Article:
Diphtheria

Overview

What is diphtheria?

Diphtheria is a contagious infection caused by a bacterium called Corynebacterium diphtheriae. The bacterium releases a toxin that causes the accumulation of gray tissue in the throat, leading to problems with swallowing and breathing.

In warmer climates, someone with diphtheria might also develop skin sores that will not heal and may be covered with the gray tissue. This type of diphtheria (called cutaneous diphtheria) also happens sometimes in the U.S. when people live in crowded and unhealthy conditions.

How common is diphtheria?

It is not common in the U.S. because living conditions have improved, and children are routinely given DPT vaccine (diphtheria/pertussis/tetanus). In the past, a large number of people died from diphtheria in the US. In other countries where vaccinations are not given, the disease still exists. Therefore, there is still a potential for diphtheria to cause problems in the U.S.

How does a person get diphtheria?

A person is infected with diphtheria through airborne spread of the bacteria (spread by sneezing, coughing and spitting) or by touching something that has bacteria on it. It is also possible that an infected person could transmit the disease through an open sore touched by someone else, or touching clothes that someone else touches. It is possible to get diphtheria more than once.

Symptoms and Causes

What causes diphtheria?

Diphtheria is caused by bacteria adhering to the lining of the respiratory system. These bacteria generate a toxin which damages tissue cells of the respiratory system. Within two or three days, the tissue left behind forms a bulky, gray coating. This coating has the potential to cover tissues in the voice box, throat, nose and tonsils. For the infected person, breathing and swallowing become hard to do.

What are the symptoms of diphtheria?

Symptoms of diphtheria include:

  • Having throat pain
  • Becoming weak
  • Having a fever
  • Having very swollen neck glands
  • Problems breathing due to tissues obstructing the nose and throat
  • Problems swallowing

An infected person typically shows signs of diphtheria around two to five days after exposure. The length of time for symptoms to show can be anywhere from 1 to 10 days after exposure.

In addition, the toxin can harm the nerves, kidneys or heart if bacteria enter the bloodstream,

Diagnosis and Tests

How is diphtheria diagnosed?

Your healthcare provider will make a diagnosis based on symptoms and a lab test. The provider uses a swab to take a sample from the back of the throat or from a sore. This swab then goes to the lab.

Management and Treatment

How is diphtheria treated?

If you are diagnosed with, or suspected of having diphtheria, the doctor will start treatment right away. Treatment can start even before the lab test results are confirmed. Your doctor will prescribe diphtheria antitoxin to stop damage to organs and antibiotics, typically penicillin or erythromycin, to fight the infection.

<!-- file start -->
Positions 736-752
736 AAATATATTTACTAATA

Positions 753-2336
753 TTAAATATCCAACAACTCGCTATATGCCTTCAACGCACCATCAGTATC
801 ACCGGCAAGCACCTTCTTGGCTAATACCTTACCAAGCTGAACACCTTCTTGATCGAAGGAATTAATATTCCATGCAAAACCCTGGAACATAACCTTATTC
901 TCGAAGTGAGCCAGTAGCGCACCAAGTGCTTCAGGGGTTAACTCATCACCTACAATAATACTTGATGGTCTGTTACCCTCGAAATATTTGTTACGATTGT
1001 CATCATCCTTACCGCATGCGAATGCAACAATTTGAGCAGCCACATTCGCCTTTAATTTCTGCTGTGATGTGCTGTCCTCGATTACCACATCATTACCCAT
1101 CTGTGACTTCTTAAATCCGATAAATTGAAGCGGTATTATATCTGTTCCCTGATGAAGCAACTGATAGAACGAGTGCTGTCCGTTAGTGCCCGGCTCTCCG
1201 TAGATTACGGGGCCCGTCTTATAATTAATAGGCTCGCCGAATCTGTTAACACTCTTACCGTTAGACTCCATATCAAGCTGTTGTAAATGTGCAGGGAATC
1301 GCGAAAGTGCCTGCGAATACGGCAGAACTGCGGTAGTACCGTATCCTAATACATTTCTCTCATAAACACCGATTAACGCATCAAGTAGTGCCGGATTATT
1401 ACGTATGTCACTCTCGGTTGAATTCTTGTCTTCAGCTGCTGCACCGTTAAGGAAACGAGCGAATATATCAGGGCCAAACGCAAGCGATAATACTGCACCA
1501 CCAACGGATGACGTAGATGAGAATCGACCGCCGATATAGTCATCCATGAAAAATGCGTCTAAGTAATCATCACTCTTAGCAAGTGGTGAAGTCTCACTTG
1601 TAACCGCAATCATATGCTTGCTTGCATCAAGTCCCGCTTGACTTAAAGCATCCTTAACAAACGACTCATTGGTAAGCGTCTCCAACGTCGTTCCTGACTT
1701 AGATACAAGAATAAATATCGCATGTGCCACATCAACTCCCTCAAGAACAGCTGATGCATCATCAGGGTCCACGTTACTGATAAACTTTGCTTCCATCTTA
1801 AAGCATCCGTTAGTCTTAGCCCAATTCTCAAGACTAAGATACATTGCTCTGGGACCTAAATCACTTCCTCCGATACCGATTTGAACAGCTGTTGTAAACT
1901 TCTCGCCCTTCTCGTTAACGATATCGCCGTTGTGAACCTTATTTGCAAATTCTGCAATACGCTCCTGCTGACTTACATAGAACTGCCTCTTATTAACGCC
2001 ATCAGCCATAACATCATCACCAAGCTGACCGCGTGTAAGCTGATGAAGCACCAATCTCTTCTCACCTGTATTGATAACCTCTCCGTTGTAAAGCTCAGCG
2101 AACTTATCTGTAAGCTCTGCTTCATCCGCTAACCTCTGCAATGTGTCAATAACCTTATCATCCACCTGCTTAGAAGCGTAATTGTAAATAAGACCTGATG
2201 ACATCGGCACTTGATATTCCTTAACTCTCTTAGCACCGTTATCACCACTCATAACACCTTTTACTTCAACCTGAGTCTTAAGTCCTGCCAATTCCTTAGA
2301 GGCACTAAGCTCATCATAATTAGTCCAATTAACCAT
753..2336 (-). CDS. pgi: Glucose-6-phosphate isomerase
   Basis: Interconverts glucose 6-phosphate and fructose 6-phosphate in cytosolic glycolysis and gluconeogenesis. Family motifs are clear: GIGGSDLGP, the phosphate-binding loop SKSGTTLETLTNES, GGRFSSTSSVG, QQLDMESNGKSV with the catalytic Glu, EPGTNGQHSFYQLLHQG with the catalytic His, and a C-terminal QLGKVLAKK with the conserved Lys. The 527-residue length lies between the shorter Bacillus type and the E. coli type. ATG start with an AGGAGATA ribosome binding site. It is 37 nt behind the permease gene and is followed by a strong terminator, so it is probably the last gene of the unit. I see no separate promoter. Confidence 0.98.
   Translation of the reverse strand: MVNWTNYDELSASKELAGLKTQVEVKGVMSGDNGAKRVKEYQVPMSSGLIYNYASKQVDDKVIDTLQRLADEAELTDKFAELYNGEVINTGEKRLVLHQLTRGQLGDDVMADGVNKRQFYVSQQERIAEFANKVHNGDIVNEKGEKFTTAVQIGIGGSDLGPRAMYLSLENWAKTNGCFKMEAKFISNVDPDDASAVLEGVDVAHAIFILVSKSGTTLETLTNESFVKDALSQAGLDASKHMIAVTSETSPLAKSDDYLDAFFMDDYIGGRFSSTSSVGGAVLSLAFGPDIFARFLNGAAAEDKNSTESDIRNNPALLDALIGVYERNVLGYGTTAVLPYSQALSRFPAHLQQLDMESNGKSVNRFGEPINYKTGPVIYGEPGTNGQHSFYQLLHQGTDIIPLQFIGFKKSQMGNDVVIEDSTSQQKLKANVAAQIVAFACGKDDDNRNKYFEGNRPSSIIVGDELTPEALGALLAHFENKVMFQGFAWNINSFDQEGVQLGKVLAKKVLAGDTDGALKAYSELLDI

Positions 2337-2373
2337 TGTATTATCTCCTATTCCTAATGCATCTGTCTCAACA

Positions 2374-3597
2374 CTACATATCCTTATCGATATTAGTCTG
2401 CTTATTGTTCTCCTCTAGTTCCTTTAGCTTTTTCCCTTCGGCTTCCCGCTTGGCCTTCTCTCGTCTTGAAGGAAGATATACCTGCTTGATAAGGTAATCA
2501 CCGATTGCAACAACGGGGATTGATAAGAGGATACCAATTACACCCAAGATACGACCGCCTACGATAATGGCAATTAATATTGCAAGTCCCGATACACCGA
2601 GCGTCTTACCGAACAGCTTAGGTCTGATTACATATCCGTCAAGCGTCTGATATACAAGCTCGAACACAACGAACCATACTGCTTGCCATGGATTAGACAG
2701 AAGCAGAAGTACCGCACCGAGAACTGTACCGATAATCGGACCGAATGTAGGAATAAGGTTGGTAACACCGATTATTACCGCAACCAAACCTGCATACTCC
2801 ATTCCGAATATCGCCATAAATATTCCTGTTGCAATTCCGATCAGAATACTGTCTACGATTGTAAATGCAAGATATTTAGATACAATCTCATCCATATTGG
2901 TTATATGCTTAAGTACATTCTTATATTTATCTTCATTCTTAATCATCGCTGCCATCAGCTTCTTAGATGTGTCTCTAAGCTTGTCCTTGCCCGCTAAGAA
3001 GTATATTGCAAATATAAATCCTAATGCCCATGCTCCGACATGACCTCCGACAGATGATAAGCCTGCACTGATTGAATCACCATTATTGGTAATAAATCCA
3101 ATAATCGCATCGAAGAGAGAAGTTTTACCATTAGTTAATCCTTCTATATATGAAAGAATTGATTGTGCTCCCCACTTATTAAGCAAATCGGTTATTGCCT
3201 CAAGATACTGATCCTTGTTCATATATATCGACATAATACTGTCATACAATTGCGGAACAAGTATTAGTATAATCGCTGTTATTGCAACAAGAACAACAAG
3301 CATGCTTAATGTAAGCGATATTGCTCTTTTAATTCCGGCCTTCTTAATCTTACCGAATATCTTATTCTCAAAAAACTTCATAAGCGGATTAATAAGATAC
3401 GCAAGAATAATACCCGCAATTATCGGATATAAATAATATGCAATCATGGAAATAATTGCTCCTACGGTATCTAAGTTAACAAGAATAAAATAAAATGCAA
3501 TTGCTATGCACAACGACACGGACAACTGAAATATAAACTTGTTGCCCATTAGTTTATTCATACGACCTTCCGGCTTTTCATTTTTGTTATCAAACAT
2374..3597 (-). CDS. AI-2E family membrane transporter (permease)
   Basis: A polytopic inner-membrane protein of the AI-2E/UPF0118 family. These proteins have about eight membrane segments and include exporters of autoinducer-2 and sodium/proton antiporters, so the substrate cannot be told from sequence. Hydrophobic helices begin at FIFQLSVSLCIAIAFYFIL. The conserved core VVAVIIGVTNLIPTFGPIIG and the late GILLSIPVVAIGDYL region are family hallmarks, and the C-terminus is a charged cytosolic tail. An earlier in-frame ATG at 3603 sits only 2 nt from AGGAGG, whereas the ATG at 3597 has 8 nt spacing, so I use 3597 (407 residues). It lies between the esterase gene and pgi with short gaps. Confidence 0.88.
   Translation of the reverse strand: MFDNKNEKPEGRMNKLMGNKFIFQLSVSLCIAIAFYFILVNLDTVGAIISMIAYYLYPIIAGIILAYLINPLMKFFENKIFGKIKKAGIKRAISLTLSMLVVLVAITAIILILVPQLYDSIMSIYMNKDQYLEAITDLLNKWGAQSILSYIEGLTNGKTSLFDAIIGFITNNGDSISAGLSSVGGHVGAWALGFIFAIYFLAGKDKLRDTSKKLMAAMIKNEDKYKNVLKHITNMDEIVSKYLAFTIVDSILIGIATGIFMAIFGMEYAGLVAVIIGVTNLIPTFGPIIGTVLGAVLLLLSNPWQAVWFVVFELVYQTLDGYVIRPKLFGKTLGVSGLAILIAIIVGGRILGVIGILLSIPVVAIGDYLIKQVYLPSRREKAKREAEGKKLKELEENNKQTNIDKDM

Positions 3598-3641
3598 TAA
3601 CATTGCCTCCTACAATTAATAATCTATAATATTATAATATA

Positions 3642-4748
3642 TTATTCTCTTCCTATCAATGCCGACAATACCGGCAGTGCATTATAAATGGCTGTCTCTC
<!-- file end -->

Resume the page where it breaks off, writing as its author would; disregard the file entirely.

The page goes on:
People with diphtheria are kept in isolation to prevent others from becoming infected. An infected person is no longer contagious around 48 hours after taking antibiotics. When treatment ends, tests will be run again to make sure the bacteria are gone. Once the bacteria are gone, you will get a vaccine to prevent future infections.

What are the complications associated with diphtheria?

Complications of the infection include:

  • Blockage of the air passages
  • Injury to heart muscle
  • Injury to nerves
  • Sluggishness or lethargy
  • Paralysis (being unable to move)
  • Lung infection or loss of lung function

Prevention

Who is at risk of developing diphtheria?

Anyone who is not protected by the vaccine and comes in close contact with an infected person can develop diphtheria.

Can diphtheria be prevented?

There are 11 different types of combination vaccines in the U.S. that are designed to stop diphtheria and tetanus. Protection against whooping cough (pertussis) is included in 8 of these vaccines. There are different schedules for getting the series of shots, including booster shots after the first ones are given.

In general, the side effects from the vaccines might include fever, pain or redness at the needle site, and rarely, an allergic reaction to the vaccine itself.

Outlook / Prognosis

What is the outlook for patients who have diphtheria?

Vaccination is the best choice. Treatment for diphtheria is effective, but even with treatment, roughly 1 out of 10 people might die. For those without treatment, 1 out of 2 patients may die.

Last reviewed by a Cleveland Clinic medical professional on 08/16/2018.

References

  • Immunization Action Coalition. Handouts: Vaccine Index. (http://www.immunize.org/diphtheria/) Accessed 8/20/2018.
  • Centers for Disease Control and Prevention. About Diphtheria. (https://www.cdc.gov/diphtheria/about/) Accessed 8/20/2018.
  • World Health Organization. Diptheria. (http://www.who.int/immunization/diseases/diphtheria/en/) Accessed 8/20/2018.
  • European Centre for Disease Prevention and Control. Diptheria. (https://ecdc.europa.eu/en/diphtheria) Accessed 8/20/2018.
  • BMJ Publishing Group. BMJ Best Practice. Diphtheria. (https://bestpractice.bmj.com/topics/en-us/738) Accessed 8/20/2018.

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